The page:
How Facebook is Tracking Your Every Move

We recently encountered a bug at work that had to do with cookies. The incident made me realize I didn’t know as much about cookies as I should, and so I started searching for stuff to read. And I got the shock of my life when I saw this article on LifeHacker about how Facebook is using cookies to track every move you make on the Web. Even if you’re not logged into Facebook. Even if you don’t hit Like anywhere. Even if you don’t use Facebook authorization anywhere.

It’s a must-know issue for the end-users, and an enlightening insight for Web developers.

You Can’t Escape Unicode (but here’s something to ease the pain)

First published on LinkedIn.

These are two kinds of programmers in this world: those who don’t know about the existence of Unicode, and those who don’t care. For many of us Unicode seems like SGML, another burgeoning web “standard” imposed on us by the powers that be for no practical use.

But if you’ve done any bit of internalization, you know the pain of handling unreadable characters. Deep down, such programmers know the importance of Unicode, but hardly comprehend it.

I’ll admit I had no idea of Unicode until recently, and even then reading article after article yielded only frustration (now you know why I keep short hair!). Until I came across one article that provides the most simple, gentle and funny introduction to Unicode.

In the hope that it’ll save you some sanity (and hair, not to mention!), I take the liberty to tempt you into spending five minutes understanding the beast known as Unicode:

As an aside, is it any surprise that the article was written by a Python enthusiast?

Stop Loving Your Programming Language

First published on LinkedIn.

I’ve said something blasphemous, haven’t I?

Programming languages are like job titles and expensive cars — we’ve worked hard to add them to our arsenal, we love what they are and do, and we certainly believe ours is the best in the world. Pride, then, is something that programmers naturally feel whenever “their” language comes up. Is that the way it should be?

I’m not saying we programmers should neglect the tools we work with, but sticking to a language (for any reason) is bad for the health of your career.


That’s because unless you are in academia, you are being paid to solve business problems. And businesses survive by getting things done, in the most efficient manner possible. And sometimes (or most of the times) the most efficient route is to do it the way things are done.

That’s why languages like COBOL refuse to die out. That’s why some of the most highly paid (if most boring) jobs are with giant enterprises having legacy systems written in pre-2000’s Java.

Let me repeat in case it didn’t sink deep enough: Nobody gives a damn about what your favorite language is and how much you love it. Keep that idealism to yourself. Instead, focus on being committed to results and making things easy for your employer.

Languages keep coming and going. The intelligent programmer stays.

(JavaScript) An Object and its Prototype are distinct

The first thing to remember about prototypes is that these are different objects altogether. So if you have an object  a, it’s prototype is not  a, but something else altogether. It can be little jarring that the prototype chain doesn’t hop over the objects themselves, but rather moves “diagonally” every time to consult for property existence.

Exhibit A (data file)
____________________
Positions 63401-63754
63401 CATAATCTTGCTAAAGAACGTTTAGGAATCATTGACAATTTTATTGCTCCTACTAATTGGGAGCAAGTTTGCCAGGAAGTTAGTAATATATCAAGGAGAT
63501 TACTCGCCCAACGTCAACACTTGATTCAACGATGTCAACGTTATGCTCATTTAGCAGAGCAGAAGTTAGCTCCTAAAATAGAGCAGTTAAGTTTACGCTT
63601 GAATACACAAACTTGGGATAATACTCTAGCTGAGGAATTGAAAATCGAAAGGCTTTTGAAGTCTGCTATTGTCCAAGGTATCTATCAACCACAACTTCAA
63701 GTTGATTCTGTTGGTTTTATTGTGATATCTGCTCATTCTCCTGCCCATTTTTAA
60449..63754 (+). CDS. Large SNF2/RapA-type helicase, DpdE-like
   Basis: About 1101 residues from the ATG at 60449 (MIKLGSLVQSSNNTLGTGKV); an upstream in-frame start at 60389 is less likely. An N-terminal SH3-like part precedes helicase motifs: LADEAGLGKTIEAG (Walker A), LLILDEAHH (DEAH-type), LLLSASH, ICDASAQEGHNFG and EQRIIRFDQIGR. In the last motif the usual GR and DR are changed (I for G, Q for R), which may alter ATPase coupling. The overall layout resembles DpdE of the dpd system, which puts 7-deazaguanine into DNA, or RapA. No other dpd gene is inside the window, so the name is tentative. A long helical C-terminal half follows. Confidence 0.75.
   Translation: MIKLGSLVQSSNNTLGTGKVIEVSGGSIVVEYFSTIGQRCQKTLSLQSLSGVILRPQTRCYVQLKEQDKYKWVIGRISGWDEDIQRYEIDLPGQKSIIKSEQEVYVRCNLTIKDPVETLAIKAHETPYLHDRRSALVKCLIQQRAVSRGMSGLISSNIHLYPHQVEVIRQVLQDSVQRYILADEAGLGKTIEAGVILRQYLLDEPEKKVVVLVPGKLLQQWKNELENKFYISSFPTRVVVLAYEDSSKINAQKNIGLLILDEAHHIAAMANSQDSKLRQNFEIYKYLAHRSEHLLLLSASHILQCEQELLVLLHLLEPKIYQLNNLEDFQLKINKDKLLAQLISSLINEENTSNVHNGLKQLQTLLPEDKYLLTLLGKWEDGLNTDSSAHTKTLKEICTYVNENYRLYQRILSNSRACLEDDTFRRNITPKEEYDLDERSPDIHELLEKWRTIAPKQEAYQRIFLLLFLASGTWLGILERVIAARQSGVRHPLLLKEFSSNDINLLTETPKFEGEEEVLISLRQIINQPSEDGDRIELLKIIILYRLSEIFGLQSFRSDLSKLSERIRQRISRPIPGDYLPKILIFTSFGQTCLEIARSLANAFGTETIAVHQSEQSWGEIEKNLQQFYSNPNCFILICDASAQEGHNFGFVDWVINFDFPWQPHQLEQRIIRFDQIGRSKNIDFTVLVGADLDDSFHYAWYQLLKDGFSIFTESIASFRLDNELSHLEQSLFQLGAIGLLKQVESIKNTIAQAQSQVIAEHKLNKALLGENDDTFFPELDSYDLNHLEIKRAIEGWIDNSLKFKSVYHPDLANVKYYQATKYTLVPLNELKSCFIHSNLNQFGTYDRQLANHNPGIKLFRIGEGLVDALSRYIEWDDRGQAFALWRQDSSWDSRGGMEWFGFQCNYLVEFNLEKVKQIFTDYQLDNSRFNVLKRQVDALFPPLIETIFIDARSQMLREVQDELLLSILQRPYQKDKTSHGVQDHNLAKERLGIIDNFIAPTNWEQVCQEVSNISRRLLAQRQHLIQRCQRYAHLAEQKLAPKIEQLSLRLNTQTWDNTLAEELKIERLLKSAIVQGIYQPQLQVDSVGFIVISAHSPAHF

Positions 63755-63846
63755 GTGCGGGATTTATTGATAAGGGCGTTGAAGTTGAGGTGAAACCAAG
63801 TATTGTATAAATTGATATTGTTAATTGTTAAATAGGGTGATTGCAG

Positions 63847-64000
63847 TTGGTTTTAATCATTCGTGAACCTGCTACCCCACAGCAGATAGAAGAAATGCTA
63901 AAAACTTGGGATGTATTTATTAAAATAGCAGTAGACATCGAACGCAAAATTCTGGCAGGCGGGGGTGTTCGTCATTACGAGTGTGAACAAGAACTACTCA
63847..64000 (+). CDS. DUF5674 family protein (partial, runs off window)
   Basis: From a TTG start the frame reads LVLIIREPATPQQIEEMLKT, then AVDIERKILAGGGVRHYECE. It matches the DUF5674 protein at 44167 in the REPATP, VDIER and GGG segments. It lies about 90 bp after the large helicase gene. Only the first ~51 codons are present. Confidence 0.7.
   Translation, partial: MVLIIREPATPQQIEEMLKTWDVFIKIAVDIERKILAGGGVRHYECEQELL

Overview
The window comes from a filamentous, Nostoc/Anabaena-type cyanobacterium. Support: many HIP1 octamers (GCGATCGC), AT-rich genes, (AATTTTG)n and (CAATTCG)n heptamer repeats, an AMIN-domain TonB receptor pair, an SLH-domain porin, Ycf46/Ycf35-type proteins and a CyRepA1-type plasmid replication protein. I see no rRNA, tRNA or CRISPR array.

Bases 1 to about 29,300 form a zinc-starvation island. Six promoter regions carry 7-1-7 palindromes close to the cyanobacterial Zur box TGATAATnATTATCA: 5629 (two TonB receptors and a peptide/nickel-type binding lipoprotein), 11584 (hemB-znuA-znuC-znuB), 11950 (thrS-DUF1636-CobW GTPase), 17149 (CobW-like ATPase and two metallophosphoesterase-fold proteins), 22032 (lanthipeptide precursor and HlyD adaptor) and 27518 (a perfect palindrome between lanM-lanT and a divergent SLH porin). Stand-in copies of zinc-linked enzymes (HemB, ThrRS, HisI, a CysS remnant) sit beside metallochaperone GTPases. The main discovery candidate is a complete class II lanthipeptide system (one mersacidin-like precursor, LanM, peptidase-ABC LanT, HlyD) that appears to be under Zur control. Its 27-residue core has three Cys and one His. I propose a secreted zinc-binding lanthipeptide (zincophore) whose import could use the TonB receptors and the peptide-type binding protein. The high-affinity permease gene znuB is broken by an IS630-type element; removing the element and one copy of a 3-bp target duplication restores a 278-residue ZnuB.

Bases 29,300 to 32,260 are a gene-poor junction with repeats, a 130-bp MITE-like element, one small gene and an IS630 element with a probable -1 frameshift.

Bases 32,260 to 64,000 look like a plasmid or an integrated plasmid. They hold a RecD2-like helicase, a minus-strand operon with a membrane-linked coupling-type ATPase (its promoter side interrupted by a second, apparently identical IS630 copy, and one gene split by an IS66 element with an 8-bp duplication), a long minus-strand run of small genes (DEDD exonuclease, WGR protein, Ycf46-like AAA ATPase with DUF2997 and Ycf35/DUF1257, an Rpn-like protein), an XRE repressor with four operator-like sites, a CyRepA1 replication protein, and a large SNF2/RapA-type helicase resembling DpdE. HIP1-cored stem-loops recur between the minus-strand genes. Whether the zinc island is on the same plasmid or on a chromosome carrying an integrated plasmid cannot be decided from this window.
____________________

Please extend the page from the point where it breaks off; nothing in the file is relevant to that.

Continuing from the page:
So if you write:
var a = {}, console.log(a) gives just Object {}.

However, saying something like console.log(Object.getPrototypeOf(a)) of produces:

Here we see a JavaScript object in its full glory, which has just been built from the mighty Object itself, and so carries all those wonderful methods.

In the coming posts, I’ll shine more light on prototype, but for now, let’s remember that prototypes are totally distinct (and in our case, more “decorated”) objects that are linked with every object in JavaScript.

Finding a Good Job is Easy

First published on LinkedIn.

Today we have a definite dilemma in the job market: Almost every job seeker is sulking about the lack of good jobs, and almost every employer has given up looking for candidates. As a result, most of us have given up, waved our hand and said, “Dash it! It doesn’t work”.

Except that it does. Because it worked for me, and in this post, I want to tell you (very quickly) how I did it.

In my previous job, I had a mixed role, working as a content writer AND a software developer. But I wanted to move on to a pure development role. So I wrote an interesting (and honest) cover letter, and mailed it to 3-4 good companies I thought were good a fit for me.

Two of them called me for interview instantly, and one of them ended up hiring me (Muhahahahahahahahaha, mission accomplished!).

Here’s what I wrote:


“A guy who’s in his 30th year, with a weird career twist (an engineer who jumped into copywriting/editing), now wants to make it to software development . . . what the heck is he thinking?!”

Dear sir/madam,

I know it looks weird, and if you’re thinking on these lines, I can understand.

But allow me a moment to convince you.

My career has been like a startup – focused on maximizing satisfaction from day one. So when a job with a large corporation failed to impress me, I went on an adventure. And much like a startup, I pivoted whenever needed, without regard to bank balance and social conventions (and that’s why I didn’t marry, until recently).

I’ve been to organizations large and small, and even had a decent stint with freelancing. By now I’ve dabbled in copywriting, editing, script writing, report writing, digital marketing, branding, software, and what have you. In other words, I’ve taken my own sweet time to understand myself, guided by my inner compass at all times.